Smith’s election shines a light on broader political challenges in Alberta

By Naomi Rankin 

The recent election of Danielle Smith as premier is an indicator of how divorced the formal political process is from the real exercise of power in Alberta. 

The real power is in the handful of multinational monopoly corporations that dominate the energy sector. Their interest is to maintain a low-tax, low-royalty regime for themselves so they can continue to maximize their plundering of Alberta’s resources. As long as that economic advantage continues, they are quite indifferent to whether the working class is well-housed, well-educated and fully employed, or whether disabled people are thrown onto the streets, children are illiterate or unemployed people go hungry.

During the first years, even decades of conservative party governments in Alberta, they maintained what was referred to as a “big tent” image: the more extreme right-wing fringe was kept in check to avoid alienating the reasonably modern-minded people of all classes. This protected the Conservative Party’s “legitimacy and credibility” and ensured their overwhelming majority in provincial elections, even as they steadily whittled away the corporate tax base and reduced spending on health, education and social services. 

But with each succeeding cycle of breakaway fringe parties and subsequent Conservative reunification, including the formation of the United Conservative Party (UCP), the right-wing fringe was less muted and less restrained. This has given more of a voice to separatist demagoguery, racism, misogyny and science denial, to the point that its main spokesperson is now the party leader and the premier of the province.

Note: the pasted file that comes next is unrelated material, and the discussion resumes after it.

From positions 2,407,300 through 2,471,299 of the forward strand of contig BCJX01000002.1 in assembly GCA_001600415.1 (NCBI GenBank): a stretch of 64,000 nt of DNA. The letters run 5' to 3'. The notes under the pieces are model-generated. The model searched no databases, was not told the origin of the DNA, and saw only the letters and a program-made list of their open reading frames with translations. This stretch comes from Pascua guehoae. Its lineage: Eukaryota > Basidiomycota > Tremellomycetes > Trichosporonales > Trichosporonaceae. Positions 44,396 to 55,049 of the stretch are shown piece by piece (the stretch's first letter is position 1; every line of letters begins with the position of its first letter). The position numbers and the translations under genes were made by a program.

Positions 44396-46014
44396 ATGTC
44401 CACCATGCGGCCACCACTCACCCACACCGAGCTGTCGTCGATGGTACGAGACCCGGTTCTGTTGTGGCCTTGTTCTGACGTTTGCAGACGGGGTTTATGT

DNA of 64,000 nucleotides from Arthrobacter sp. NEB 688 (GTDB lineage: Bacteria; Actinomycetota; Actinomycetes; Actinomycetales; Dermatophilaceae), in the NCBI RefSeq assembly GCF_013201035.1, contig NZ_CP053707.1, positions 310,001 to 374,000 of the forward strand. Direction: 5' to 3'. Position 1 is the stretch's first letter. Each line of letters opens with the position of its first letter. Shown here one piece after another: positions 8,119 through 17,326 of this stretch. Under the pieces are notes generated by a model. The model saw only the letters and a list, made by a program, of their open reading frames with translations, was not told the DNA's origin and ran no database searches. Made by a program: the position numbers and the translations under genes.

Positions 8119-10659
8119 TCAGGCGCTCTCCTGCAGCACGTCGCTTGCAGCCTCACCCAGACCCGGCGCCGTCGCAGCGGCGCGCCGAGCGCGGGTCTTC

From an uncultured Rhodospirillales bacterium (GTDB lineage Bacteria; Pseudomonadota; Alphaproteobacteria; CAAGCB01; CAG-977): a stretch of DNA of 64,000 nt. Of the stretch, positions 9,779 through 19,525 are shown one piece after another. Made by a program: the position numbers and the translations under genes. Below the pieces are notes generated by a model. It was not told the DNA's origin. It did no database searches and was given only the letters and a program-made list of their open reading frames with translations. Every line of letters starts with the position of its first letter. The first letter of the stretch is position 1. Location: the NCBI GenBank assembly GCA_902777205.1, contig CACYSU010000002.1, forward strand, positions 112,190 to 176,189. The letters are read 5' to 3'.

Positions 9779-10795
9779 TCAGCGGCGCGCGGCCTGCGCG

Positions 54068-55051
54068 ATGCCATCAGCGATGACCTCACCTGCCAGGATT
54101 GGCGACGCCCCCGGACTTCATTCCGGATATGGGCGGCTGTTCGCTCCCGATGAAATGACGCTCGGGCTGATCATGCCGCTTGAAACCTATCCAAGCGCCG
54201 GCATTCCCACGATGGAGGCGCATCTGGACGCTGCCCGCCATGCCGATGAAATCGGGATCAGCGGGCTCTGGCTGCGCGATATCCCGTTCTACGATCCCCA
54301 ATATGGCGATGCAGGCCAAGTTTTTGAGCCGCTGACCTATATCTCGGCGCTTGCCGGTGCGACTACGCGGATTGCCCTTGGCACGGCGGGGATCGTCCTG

Why this decline in the protection of the “legitimacy and credibility” of the Conservatives/UCP? In many ways, it is simply not necessary in the current context. The only realistic alternative for forming provincial government – the NDP – has been so thoroughly captured by the same energy sector interests as the UCP that capital (or that section of it at least) has no particular need to protect the credibility of Smith and Co.   

The NDP under Rachel Notley came to power already unwaveringly committed to political centrism, expressing its loyalty to the energy sector and to the project of building pipelines. Now both political parties claim the mantle of Peter Lougheed, glorifying and grossly exaggerating the extent to which that first Tory government engaged in economic leadership.   

And so does the leadership of the labour movement. On October 12, the Alberta Federation of Labour (AFL) released its industrial blueprint for the provincial economy, “Skate to Where the Puck is Going,” which explicitly claims to be proposing a return to Lougheed’s approach. The document begins by calling for workers to be “front and centre” and recognizes the need for “energy transition,” and it contains practical proposals for economic development and diversification which would probably also be part of a socialist economic plan. But it utterly fails to challenge or criticize the centrality of oil and gas monopolies in the Alberta economy. This document illustrates the limits of a trade union movement which has been weakened by disunity, declines in private sector representation, direct legislated attacks by the UCP government, over-reliance on the NDP and a short-sighted economism at the level of many individual unions which favours “bread and butter” issues over political struggle. 

“Skate to Where the Puck is Going” is essentially a blueprint for saving capitalism on (very modest) labour-friendly terms.

The working class needs to advance its own political program – one that is based on social transformation and committed to the class struggle which is necessary to carry it out. 

[Photo: Danielle Smith Twitter]

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